(bc.sas.upenn.edu) Our analysis of the US-Georgia relationship has a number of implications for internationalrelations scholarship in general, and the new hierarchy studies in particular. Tbilisi’s accumulation of symbolic and social capital led Washington to overvalue Georgia’s strategic importance and downplay the risk of US entrapment into a peripheral conflict. This suggests that international-relations scholars sometimes overemphasize “objective” sources of credibility—such as regime type—at the expense of (rarely examined) interpersonal and interagency relations shape assessments of credibility in international politics. Indeed, US-Georgian relations provide a compelling case for this claim precisely because hindsight makes clear that key US and Georgian officials placed too much trust in Georgian officials and that Georgian officials believed Washington would take a harder line on their behalf.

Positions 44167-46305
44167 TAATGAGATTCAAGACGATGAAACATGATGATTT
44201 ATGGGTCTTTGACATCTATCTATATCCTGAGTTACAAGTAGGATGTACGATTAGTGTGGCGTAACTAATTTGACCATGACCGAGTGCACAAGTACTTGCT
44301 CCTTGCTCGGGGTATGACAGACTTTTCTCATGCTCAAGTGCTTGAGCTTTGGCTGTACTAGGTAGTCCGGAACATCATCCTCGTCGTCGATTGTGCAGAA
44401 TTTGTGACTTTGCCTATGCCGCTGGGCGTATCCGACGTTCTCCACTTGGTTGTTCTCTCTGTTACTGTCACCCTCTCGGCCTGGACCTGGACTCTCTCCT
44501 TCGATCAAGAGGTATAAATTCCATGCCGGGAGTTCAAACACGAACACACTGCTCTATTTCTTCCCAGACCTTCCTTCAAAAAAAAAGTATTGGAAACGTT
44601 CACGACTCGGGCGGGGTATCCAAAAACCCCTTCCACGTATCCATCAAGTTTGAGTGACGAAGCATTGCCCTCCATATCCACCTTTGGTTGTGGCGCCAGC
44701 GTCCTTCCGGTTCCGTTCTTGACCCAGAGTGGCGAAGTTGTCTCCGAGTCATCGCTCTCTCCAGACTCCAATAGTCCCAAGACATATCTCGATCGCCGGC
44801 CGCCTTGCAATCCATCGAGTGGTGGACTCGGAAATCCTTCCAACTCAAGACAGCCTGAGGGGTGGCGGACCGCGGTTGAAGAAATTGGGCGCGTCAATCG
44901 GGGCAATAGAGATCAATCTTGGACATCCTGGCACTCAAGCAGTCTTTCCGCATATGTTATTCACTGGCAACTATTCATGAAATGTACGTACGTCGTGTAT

Our study suggests that work on hierarchy needs to move further away from state-centrism and the structure of relational governance among states toward analyzing the character of relations among sub-state actors, including regimes and individuals. It provides additional evidence that the dynamics of asymmetric relationships are far more complicated than simply the degree to which weaker states accept the legitimate domination of stronger ones. Leaders of subordinate states, for example, have proven capable of deploying the very basis of that authoritative relationship to influence the policies of great powers.108 We hope, furthermore, that this study advances attempts to recognize the strategic dimensions of symbolic politics and recover a broader understanding of power politics.